• SHARE

The global aviation industry faces increased competition among the three biggest airline groupings now that both of Japan’s leading carriers are part of the alliances.

Japan Airlines Corp. on April 1 gained full membership in the oneworld alliance, and JAL said this will help turn around the fortunes of the struggling carrier, which has been hit by rising jet fuel costs and a series of safety glitches.

With the addition of JAL, Royal Jordanian and Malev Hungarian, oneworld is now a 10-airline grouping whose combined fleet of 2,382 aircraft serves almost 700 airports in 142 countries and areas and offers 9,241 flights a day.

Being part of the alliance, which also includes American Airlines and British Airways, allows oneworld members to offer smooth connections, minimize layover time and introduce passengers to each other under their code-sharing arrangements.

“Our airline would like to use this participation as a chance to bolster the familiarity of the JAL brand in the world,” JAL President Haruka Nishimatsu said at a March 1 news conference that was also attended by the other oneworld airline heads.

“We expect to post 3 billion yen more in revenues in the initial year of membership,” he said.

Joining oneworld represents a change in policy for JAL, which previously opted not to take part in an alliance. Going it alone, JAL served 24 countries and areas.

Membership in oneworld enables JAL to cut expenditures on jet fuel, which alliance members procure jointly, while receiving help from alliance partners in selling seats.

Passengers with membership in JAL’s frequent flyer program now can earn and redeem mileage points and awards on all other oneworld carriers.

In addition, JAL officials note the airline now expects greater revenues from purchasers of round-the-world tickets. JAL used to find it impossible to offer such tickets using its own aircraft and routes.

The world’s airlines began forming alliances in 1997 when United Airlines and Lufthansa teamed up with other carriers to create the Star Alliance.

Two years later, oneworld came into existence, followed by SkyTeam, the creation of Northwest, KLM, Air France and others.

By now, almost all of the world’s major airlines are signed up to one of the three camps.

JAL’s archrival, All Nippon Airways Co., which joined Star Alliance in 1999, saw the arrangement add 15 billion yen to its revenues through March 2005. Its international operations have since returned to the black.

The Shinjuku arm of Japan’s largest travel agency, JTB Corp., reported a tripling in the number of customers who purchased round-the-world tickets during the past 12-month period compared with a year earlier. Conspicuous among them are recently retired baby boomers.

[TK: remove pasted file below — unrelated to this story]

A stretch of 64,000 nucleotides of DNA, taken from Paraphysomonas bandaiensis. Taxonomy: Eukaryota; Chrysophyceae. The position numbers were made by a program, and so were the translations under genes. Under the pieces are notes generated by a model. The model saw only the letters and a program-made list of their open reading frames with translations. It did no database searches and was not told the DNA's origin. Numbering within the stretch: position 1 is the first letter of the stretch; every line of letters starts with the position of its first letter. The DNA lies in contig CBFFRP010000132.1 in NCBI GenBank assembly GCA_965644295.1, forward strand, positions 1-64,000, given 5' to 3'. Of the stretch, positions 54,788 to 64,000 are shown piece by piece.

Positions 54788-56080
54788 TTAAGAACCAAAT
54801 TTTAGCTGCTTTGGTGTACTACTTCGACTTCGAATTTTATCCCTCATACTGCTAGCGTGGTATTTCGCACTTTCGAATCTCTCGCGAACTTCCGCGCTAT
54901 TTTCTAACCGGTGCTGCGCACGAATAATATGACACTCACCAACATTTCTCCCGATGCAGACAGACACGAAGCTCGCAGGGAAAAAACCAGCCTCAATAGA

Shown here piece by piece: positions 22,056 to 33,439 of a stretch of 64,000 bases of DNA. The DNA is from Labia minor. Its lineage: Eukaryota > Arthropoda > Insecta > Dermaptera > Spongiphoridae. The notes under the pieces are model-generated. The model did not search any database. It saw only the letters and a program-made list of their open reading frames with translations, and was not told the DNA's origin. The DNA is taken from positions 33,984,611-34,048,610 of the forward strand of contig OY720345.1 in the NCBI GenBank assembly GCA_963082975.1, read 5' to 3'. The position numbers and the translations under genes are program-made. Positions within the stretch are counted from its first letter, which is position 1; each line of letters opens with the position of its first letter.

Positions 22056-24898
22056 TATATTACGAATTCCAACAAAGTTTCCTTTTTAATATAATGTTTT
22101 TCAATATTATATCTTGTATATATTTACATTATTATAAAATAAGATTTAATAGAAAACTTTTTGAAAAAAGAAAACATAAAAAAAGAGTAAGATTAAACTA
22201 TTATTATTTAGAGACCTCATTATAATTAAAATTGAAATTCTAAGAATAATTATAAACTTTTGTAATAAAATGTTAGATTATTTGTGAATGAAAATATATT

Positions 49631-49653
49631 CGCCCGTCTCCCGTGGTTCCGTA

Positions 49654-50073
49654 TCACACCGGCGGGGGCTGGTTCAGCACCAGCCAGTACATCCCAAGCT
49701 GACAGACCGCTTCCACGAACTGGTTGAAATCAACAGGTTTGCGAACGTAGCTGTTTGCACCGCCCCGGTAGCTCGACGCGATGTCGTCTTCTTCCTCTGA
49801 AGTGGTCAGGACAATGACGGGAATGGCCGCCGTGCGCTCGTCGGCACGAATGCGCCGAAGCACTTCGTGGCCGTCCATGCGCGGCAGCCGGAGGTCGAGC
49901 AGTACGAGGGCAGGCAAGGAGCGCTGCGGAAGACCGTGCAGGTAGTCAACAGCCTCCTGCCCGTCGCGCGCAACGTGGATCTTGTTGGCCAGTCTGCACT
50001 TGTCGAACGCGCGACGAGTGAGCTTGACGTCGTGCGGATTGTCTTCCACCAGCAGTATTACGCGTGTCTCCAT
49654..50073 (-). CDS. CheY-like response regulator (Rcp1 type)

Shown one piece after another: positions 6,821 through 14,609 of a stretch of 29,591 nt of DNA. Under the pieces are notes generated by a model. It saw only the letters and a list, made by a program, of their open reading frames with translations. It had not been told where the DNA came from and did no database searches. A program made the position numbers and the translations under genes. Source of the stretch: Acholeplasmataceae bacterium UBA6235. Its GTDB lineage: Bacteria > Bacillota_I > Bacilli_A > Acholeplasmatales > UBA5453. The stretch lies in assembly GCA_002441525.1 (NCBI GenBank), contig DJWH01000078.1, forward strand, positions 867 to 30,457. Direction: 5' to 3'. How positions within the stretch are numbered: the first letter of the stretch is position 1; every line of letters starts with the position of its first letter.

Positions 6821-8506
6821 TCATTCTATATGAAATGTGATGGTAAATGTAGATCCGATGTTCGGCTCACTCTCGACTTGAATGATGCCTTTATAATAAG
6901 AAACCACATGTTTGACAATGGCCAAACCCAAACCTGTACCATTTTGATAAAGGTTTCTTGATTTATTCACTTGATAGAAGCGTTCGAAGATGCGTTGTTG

Typically, such people stop at 10 to 15 airports served by airlines in the same alliance.

A traveler purchasing multiple, full-fare business-class tickets in Tokyo for an itinerary including such destinations as New York and London would have to pay more than 1 million yen. But a single round-the-world business-class ticket costs roughly half that sum.

The corresponding prices for economy-class round-the-world tickets start somewhere between 300,000 yen and 400,000 yen.

“Some round-the-world tickets would qualify those purchasing them for free round-trip tickets between Japan and a Southeast Asian destination,” a branch official said.

For an alliance to succeed in trumping rivals hinges in part on whether it can entice promising airlines — including some fast-growing Chinese carriers — into the fold, industry officials said.

Incorporating these airlines might motivate a multinational corporation to conclude large-value contracts to purchase tickets from a single alliance for its employee business trips.

Their addition to an alliance could also spur round-the-world ticket sales, they said.

Narita International Airport has reallocated space at its terminal buildings over the past year along alliance lines, with the North Wing of Terminal 1 assigned to SkyTeam and its South Wing to Star Alliance, and Terminal 2 to oneworld.

As a result, layover time for a Star Alliance passenger switching planes was cut from a minimum of 110 minutes to 45 minutes.

Being part of Star Alliance “has enabled ANA officials to learn the highly efficient management techniques of U.S. and European airlines for a range of divisions,” a senior ANA official said.

JAL is now obliged to pay 500 million yen a year for membership in the oneworld alliance, a sum that an official at a rival alliance likened to a “tuition fee.”

“We will be looking to see how JAL utilizes the knowhow of its partners to restructure its business and effectively use its ‘tuition,’ ” the official said.

Aeroflot for Kansai

Aeroflot President Valery Okulov said Thursday that Russia’s leading airline will launch regular passenger flights linking Kansai airport and Moscow or St. Petersburg in the second half of fiscal 2008.

At a news conference in Tokyo, Okulov said Aeroflot, a member of the SkyTeam airline alliance, intends to expand operations in Japan.

He also unveiled a plan for Aeroflot to launch cargo flights between Niigata airport and Khabarovsk in the Russian Far East by acquiring an airline in the Russian region.

According to the Ministry of Land, Infrastructure and Transport, Aeroflot operates a combined 10 passenger and cargo flights a week between the two countries, mainly linking Moscow and Narita airport in Chiba Prefecture.

The airline has yet to decide how many flights it will operate on the Kansai route.

In a time of both misinformation and too much information, quality journalism is more crucial than ever.
By subscribing, you can help us get the story right.

SUBSCRIBE NOW

PHOTO GALLERY (CLICK TO ENLARGE)